A high-level overview of the impact of new communication technology on political beliefs and behaviors.
The media landscape has changed rapidly in recent years. While the avenues for producing and consuming news have multiplied with the rise of smartphones and social media, a handful giant media conglomerates own nearly all of the commercial media outlets.
|agenda-setting||The way the media influences what issues the public considers important enough to address through the government.|
|citizen journalist||A person who reports on current events who is not trained in journalism or affiliated with a news outlet. Social media and smartphones have facilitated the rise of citizen journalists.|
|framing||The way the media defines and portrays an issue, which affects public perception of that issue.|
|ideologically-oriented programming||TV and radio news programs that cater to audiences with a particular ideological perspective.|
|media consolidation||The process by which a few large companies have acquired the majority of news sources in the United States. Today, six companies (CBS, Comcast, Disney, News Corporation, Time Warner, and Viacom) control 90% of American media outlets.|
|partisan news sites||Websites and blogs that cater to audiences with a particular ideological perspective.|
Is media today becoming more democratic or more elite?
There are two parallel transformations happening in American news media in the twenty-first century. On one hand, news sources are becoming more diverse and varied than ever before. Anyone can be a citizen journalist, filming breaking events from their smartphone, bringing news to the public without going through the traditional channels of corporate news outlets. Anyone can start a blog or YouTube channel devoted to reporting and commenting on current events. Likewise, it’s easier than ever for Americans to access news stories from a range of sources and a range of devices.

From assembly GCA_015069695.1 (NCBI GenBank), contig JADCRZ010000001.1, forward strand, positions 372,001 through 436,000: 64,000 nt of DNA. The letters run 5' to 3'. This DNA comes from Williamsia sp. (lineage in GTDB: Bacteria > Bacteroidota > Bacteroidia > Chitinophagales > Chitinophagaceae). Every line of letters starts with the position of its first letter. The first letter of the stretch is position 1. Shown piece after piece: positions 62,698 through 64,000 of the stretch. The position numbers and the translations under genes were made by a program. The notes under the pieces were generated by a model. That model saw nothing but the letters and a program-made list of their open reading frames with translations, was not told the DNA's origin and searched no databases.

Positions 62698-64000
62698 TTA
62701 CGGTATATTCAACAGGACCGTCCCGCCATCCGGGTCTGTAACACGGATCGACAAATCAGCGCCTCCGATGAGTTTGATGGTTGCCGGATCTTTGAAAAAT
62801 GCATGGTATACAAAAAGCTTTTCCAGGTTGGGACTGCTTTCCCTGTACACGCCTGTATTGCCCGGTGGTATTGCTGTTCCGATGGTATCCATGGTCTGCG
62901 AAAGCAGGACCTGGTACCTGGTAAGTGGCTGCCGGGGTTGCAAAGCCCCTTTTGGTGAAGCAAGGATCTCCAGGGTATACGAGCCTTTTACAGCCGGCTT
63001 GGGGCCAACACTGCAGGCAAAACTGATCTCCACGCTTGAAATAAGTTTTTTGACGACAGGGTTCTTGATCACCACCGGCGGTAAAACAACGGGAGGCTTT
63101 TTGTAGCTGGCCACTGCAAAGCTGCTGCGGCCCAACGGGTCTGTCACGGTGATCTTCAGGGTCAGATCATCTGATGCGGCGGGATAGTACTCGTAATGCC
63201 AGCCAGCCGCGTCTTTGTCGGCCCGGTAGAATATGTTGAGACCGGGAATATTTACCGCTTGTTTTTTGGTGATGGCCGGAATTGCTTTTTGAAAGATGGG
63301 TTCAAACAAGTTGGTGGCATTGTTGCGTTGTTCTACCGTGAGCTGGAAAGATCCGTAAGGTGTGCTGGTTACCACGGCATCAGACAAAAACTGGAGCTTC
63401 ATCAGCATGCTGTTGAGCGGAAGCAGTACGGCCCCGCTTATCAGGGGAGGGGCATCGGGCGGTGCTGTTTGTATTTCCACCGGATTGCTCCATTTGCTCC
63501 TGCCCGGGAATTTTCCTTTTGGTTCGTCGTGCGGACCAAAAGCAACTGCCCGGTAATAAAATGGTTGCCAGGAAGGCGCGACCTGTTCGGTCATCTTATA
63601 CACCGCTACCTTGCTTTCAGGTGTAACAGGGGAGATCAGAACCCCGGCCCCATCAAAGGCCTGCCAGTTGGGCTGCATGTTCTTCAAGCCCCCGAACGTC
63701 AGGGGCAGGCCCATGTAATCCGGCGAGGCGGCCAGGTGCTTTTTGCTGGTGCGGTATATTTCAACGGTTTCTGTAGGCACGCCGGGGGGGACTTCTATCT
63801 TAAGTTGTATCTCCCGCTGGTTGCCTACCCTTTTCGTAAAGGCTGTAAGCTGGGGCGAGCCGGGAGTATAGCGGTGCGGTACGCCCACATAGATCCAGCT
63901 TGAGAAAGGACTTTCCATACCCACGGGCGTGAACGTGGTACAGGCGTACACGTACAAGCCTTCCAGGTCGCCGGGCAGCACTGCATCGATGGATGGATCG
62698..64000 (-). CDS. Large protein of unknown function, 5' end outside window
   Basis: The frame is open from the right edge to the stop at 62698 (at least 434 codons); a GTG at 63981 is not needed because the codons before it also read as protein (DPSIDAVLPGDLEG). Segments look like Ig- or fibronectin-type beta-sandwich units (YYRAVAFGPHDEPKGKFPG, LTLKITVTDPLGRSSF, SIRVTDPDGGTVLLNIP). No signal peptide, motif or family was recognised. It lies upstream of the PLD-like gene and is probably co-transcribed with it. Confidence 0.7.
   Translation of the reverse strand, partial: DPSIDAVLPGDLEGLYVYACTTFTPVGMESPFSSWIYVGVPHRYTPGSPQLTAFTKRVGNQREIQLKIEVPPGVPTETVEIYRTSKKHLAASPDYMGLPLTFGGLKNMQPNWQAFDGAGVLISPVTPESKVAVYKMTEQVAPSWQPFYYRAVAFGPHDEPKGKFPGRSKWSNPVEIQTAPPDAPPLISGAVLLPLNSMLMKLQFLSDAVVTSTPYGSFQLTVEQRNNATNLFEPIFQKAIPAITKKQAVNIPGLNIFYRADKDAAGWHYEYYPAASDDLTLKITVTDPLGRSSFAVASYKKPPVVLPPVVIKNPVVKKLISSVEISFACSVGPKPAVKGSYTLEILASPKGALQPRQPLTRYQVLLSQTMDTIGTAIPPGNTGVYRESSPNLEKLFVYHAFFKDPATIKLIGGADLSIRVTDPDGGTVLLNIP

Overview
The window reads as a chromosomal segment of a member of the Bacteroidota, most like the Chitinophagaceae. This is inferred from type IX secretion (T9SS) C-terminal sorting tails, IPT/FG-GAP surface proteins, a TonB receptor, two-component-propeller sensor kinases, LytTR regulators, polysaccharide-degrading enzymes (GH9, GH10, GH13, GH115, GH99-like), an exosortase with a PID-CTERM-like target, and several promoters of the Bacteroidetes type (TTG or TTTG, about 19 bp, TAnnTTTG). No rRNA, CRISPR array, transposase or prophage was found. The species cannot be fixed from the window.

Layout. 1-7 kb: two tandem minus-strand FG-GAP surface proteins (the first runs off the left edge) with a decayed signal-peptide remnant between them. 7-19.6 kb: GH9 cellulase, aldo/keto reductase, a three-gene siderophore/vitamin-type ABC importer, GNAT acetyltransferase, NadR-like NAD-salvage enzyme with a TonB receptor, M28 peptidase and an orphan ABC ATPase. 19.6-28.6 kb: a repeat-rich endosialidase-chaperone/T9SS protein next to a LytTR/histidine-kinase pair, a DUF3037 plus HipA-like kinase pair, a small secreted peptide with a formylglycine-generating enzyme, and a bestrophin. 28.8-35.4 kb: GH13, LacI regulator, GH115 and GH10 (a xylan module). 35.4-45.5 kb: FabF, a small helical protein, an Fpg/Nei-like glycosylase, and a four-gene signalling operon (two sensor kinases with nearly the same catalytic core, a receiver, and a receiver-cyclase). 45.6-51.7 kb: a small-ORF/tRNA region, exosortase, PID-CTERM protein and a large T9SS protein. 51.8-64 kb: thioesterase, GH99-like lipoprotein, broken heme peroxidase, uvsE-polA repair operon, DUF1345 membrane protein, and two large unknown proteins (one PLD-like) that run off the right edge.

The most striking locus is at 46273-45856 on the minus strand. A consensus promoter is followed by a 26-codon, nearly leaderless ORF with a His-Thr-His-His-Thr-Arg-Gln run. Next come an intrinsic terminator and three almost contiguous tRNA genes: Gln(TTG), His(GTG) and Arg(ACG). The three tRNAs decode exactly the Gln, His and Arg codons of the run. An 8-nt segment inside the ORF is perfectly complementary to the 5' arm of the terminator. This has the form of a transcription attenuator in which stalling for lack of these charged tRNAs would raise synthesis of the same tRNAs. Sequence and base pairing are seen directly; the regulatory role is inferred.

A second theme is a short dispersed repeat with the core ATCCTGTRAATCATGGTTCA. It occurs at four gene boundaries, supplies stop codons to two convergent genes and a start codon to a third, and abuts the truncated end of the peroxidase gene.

But, in another sense, American media is less diverse than ever. Today, giant media conglomerates own nearly all of the commercial news sources, reducing the diversity of opinions that once characterized independent newspapers across the country. As the range of television channels has expanded beyond a handful of major networks, which attempted to present a non-partisan perspective to avoid alienating any portion of their audiences, it has become possible for Americans to choose news sources aligned with their politics. Cable news programs and partisan news sites tailor their reporting to audiences that agree with their ideological perspectives, permitting citizens who already strongly identify with left- or right-wing politics only to engage with stories that confirm their existing views.
These two trends have both positive and negative impacts on American political institutions and participation. Although anyone can be a reporter in today’s media landscape, untrained journalists may not undertake the rigorous fact-checking that characterizes traditional news media. And although it’s beneficial for democracy that American media is run by private companies rather than the government itself, critics worry that these large companies care more about generating revenue and pleasing sponsors than presenting factual information. Given these concerns, it’s no surprise that the majority of Americans say they don’t trust the media to present accurate information, and debates about the effects of media bias on public opinion flourish.
Commentators on both sides of the political spectrum frequently claim that the media is biased. Do you think this is true? Is it possible for the media to be truly objective?
What are the benefits and drawbacks of citizen journalism?
What are the effects of media consolidation? Do you think media consolidation is a problem? Why or why not?